Make fishing part of your agenda

I know most of the hunters in the audience are likely to be out tomorrow for the opening of the early dove and Canada goose seasons for some wing-shooting opportunities at those popular game birds. I’m hoping to bag at least a few doves in the coming weeks to acquire the main ingredient for one of my favorite fall cookouts.

That involves marinating some dove breasts in teriyaki sauce, wrapping each one with a slice of bacon held in place with a toothpick, and then roasting them on the grill. I first sampled this recipe on a September fishing trip almost 20 years ago when a friend grilled some dove breasts on a hibachi as appetizers during our lunch break. Since then, that has been my preferred way to cook doves whenever I’m lucky enough to have some.

And speaking of fishing, the next several weeks will offer a marvelous window of opportunity for dedicated anglers as well, so if you typically rack your fishing tackle after Labor Day, you might want to reconsider that move. Without a doubt, if I had to pick the two best all-around months for fishing here in our region of Pennsylvania, they would be April and May, but September and October would place a close second.

Several factors make early autumn a desirable time to be on the water. The first of those is a return to some of the overall pleasant weather we enjoy so much during many days in the spring. Summertime fishing can be good, of course, but dealing with the sweltering midday heat that goes with it is not what most folks consider a great day on the water. As I already mentioned, fishing pressure declines dramatically in the fall as many anglers succumb to watching football, yard work and a variety of other seasonal distractions, and pleasure boat traffic also wanes steadily throughout the fall. Because of that, you will often have prime fishing spots that were regularly crowded during the spring all to yourself on most days during the fall.

Most important, however, the fish seem to enjoy the transition of the seasons as much as we humans do. As water temperatures cool slightly, fishing can remain good throughout the day, rather than requiring a dawn patrol or being on the water just before or even after dark. Favorable water temps also bring game fish into shallow water again, which affords the angler a wider array of tactics with which to catch them. Angling lore also suggests that the bigger fish instinctively tend to go on a feeding spree during the fall, supposedly to put on weight to tide them through the upcoming winter. I suppose that’s as good an explanation as any, and I can’t dispute the success I’ve always had during September and October. Last fall in particular produced an exceptional number of big trout for me as well as the biggest largemouth bass I’ve ever caught in Pennsylvania.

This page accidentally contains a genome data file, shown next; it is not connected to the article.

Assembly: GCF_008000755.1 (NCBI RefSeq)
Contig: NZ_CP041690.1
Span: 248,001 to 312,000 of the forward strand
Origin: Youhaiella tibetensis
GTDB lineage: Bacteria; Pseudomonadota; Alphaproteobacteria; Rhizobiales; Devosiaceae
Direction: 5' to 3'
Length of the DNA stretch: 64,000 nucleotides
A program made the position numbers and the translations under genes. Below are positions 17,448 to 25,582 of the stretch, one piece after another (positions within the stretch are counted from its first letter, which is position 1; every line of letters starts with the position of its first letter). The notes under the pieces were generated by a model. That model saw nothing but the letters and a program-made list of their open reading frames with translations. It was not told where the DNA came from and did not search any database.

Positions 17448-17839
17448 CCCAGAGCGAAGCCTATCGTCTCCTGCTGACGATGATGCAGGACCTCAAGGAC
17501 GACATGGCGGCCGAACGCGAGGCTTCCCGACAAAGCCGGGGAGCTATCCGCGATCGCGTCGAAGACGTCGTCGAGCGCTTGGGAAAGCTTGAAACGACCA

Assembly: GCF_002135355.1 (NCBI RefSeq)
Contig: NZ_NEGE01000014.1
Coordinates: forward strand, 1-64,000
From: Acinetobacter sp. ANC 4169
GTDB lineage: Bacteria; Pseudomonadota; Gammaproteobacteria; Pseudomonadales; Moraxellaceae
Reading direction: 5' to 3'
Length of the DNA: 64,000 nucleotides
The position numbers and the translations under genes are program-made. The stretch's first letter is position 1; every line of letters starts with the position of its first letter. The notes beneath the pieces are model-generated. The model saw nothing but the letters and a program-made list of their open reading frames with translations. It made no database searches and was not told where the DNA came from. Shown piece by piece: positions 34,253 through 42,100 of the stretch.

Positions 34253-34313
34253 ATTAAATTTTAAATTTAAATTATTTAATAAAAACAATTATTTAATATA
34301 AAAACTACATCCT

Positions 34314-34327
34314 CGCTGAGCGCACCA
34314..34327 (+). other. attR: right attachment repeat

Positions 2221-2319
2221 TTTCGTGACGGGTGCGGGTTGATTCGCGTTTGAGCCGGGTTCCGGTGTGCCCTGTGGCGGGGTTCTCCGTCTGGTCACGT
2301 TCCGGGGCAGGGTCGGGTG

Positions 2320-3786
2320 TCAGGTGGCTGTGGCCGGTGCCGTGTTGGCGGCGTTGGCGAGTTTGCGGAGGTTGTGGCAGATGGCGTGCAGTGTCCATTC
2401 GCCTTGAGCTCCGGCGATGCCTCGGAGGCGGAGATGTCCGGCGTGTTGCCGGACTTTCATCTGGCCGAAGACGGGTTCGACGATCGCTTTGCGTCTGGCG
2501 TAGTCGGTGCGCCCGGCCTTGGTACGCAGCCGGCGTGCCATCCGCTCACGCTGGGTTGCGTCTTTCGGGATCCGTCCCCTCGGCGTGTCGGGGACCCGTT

Fall trout fishing can offer wonderful dry-fly fishing, but don’t expect the heavy hatches and great numbers of rising fish as is often the case in the spring. Hatches tend to be more sporadic now, and caddisflies are often the most common insects on the water. Many of the fall mayflies and other aquatic insects will tend to be on the small side, so be prepared to fish flies from size 18 down to as small as you can manage. If the small stuff isn’t your idea of fun, larger attractor-type flies like Stimulators, Wulffs and Humpies will often take fish quite well during the fall. And if you are hunting big trout, going subsurface with nymphs, Woolly Buggers and other large streamers can be the best bet.

Bass in the fall can be extremely fickle from one day to the next. I’ve caught 50 or 60 river smallmouths on the day before bear season in late November after having struggled to catch five or six of them at the same place on a day back in mid-September. The same is true of lake-dwelling largemouths.

I wish I could offer some magic formula as to why this is, but I’ve learned over the years it’s simply easier to accept that the fish live in a world all their own. My experience is basically that bass are more affected by the changing weather patterns and fluctuating water temps that come in the fall. One day can seem like there isn’t a fish left in the lake, and a few days later, you can’t keep them off your line.

Don’t let one slow day make you believe the fishing is over until next spring. Be willing to try new spots and different lures and techniques, and enjoy the best fall fishing has to offer.